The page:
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# Python | Decision Tree Regression using sklearn

• Difficulty Level : Easy
• Last Updated : 21 Sep, 2021

Decision Tree is a decision-making tool that uses a flowchart-like tree structure or is a model of decisions and all of their possible results, including outcomes, input costs, and utility.
Decision-tree algorithm falls under the category of supervised learning algorithms. It works for both continuous as well as categorical output variables.

The branches/edges represent the result of the node and the nodes have either:

1. Conditions [Decision Nodes]
2. Result [End Nodes]

The branches/edges represent the truth/falsity of the statement and take makes a decision based on that in the example below which shows a decision tree that evaluates the smallest of three numbers: Decision Tree Regression:
Decision tree regression observes features of an object and trains a model in the structure of a tree to predict data in the future to produce meaningful continuous output. Continuous output means that the output/result is not discrete, i.e., it is not represented just by a discrete, known set of numbers or values.

Discrete output example: A weather prediction model that predicts whether or not there’ll be rain on a particular day.
Continuous output example: A profit prediction model that states the probable profit that can be generated from the sale of a product.
Here, continuous values are predicted with the help of a decision tree regression model.

Let’s see the Step-by-Step implementation –

• Step 1: Import the required libraries.

## Python3

 `# import numpy package for arrays and stuff``import` `numpy as np` `# import matplotlib.pyplot for plotting our result``import` `matplotlib.pyplot as plt` `# import pandas for importing csv files``import` `pandas as pd`
• Step 2: Initialize and print the Dataset.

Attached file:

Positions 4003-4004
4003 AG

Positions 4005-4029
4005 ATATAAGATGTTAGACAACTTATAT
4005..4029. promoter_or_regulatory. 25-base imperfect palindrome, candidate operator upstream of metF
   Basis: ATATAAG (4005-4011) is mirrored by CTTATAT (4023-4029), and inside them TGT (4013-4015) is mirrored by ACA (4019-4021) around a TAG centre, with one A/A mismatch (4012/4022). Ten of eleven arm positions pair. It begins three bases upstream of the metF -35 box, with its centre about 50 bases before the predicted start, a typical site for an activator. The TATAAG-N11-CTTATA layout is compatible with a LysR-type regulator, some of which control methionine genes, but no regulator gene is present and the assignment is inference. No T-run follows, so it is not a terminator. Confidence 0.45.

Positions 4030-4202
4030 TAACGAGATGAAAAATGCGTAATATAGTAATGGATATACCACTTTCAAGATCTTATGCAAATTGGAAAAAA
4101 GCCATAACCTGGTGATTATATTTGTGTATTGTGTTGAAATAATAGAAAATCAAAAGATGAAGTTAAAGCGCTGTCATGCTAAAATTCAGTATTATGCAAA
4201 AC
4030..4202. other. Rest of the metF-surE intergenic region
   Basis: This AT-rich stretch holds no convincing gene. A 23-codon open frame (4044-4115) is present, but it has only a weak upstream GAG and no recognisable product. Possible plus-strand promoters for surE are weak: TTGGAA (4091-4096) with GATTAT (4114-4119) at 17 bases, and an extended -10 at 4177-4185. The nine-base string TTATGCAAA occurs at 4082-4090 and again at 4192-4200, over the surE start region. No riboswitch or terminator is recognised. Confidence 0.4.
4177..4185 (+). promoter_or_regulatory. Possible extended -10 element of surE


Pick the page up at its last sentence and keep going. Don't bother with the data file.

## Python3

 `# import dataset``# dataset = pd.read_csv('Data.csv')``# alternatively open up .csv file to read data` `dataset ``=` `np.array(``[[``'Asset Flip'``, ``100``, ``1000``],``[``'Text Based'``, ``500``, ``3000``],``[``'Visual Novel'``, ``1500``, ``5000``],``[``'2D Pixel Art'``, ``3500``, ``8000``],``[``'2D Vector Art'``, ``5000``, ``6500``],``[``'Strategy'``, ``6000``, ``7000``],``[``'First Person Shooter'``, ``8000``, ``15000``],``[``'Simulator'``, ``9500``, ``20000``],``[``'Racing'``, ``12000``, ``21000``],``[``'RPG'``, ``14000``, ``25000``],``[``'Sandbox'``, ``15500``, ``27000``],``[``'Open-World'``, ``16500``, ``30000``],``[``'MMOFPS'``, ``25000``, ``52000``],``[``'MMORPG'``, ``30000``, ``80000``]``])` `# print the dataset``print``(dataset)` • Step 3: Select all the rows and column 1 from the dataset to “X”.

## Python3

 `# select all rows by : and column 1``# by 1:2 representing features``X ``=` `dataset[:, ``1``:``2``].astype(``int``)` `# print X``print``(X)` • Step 4: Select all of the rows and column 2 from the dataset to “y”.

## Python3

 `# select all rows by : and column 2``# by 2 to Y representing labels``y ``=` `dataset[:, ``2``].astype(``int``)` `# print y``print``(y)` • Step 5: Fit decision tree regressor to the dataset

## Python3

 `# import the regressor``from` `sklearn.tree ``import` `DecisionTreeRegressor` `# create a regressor object``regressor ``=` `DecisionTreeRegressor(random_state ``=` `0``)` `# fit the regressor with X and Y data``regressor.fit(X, y)` • Step 6: Predicting a new value

## Python3

 `# predicting a new value` `# test the output by changing values, like 3750``y_pred ``=` `regressor.predict(``3750``)` `# print the predicted price``print``(``"Predicted price: % d\n"``%` `y_pred)` • Step 7: Visualising the result

## Python3

 `# arange for creating a range of values``# from min value of X to max value of X``# with a difference of 0.01 between two``# consecutive values``X_grid ``=` `np.arange(``min``(X), ``max``(X), ``0.01``)` `# reshape for reshaping the data into``# a len(X_grid)*1 array, i.e. to make``# a column out of the X_grid values``X_grid ``=` `X_grid.reshape((``len``(X_grid), ``1``))` `# scatter plot for original data``plt.scatter(X, y, color ``=` `'red'``)` `# plot predicted data``plt.plot(X_grid, regressor.predict(X_grid), color ``=` `'blue'``)` `# specify title``plt.title(``'Profit to Production Cost (Decision Tree Regression)'``)` `# specify X axis label``plt.xlabel(``'Production Cost'``)` `# specify Y axis label``plt.ylabel(``'Profit'``)` `# show the plot``plt.show()` • Step 8: The tree is finally exported and shown in the TREE STRUCTURE below, visualized using http://www.webgraphviz.com/ by copying the data from the ‘tree.dot’ file.

## Python3

 `# import export_graphviz``from` `sklearn.tree ``import` `export_graphviz` `# export the decision tree to a tree.dot file``# for visualizing the plot easily anywhere``export_graphviz(regressor, out_file ``=``'tree.dot'``,``               ``feature_names ``=``[``'Production Cost'``])`

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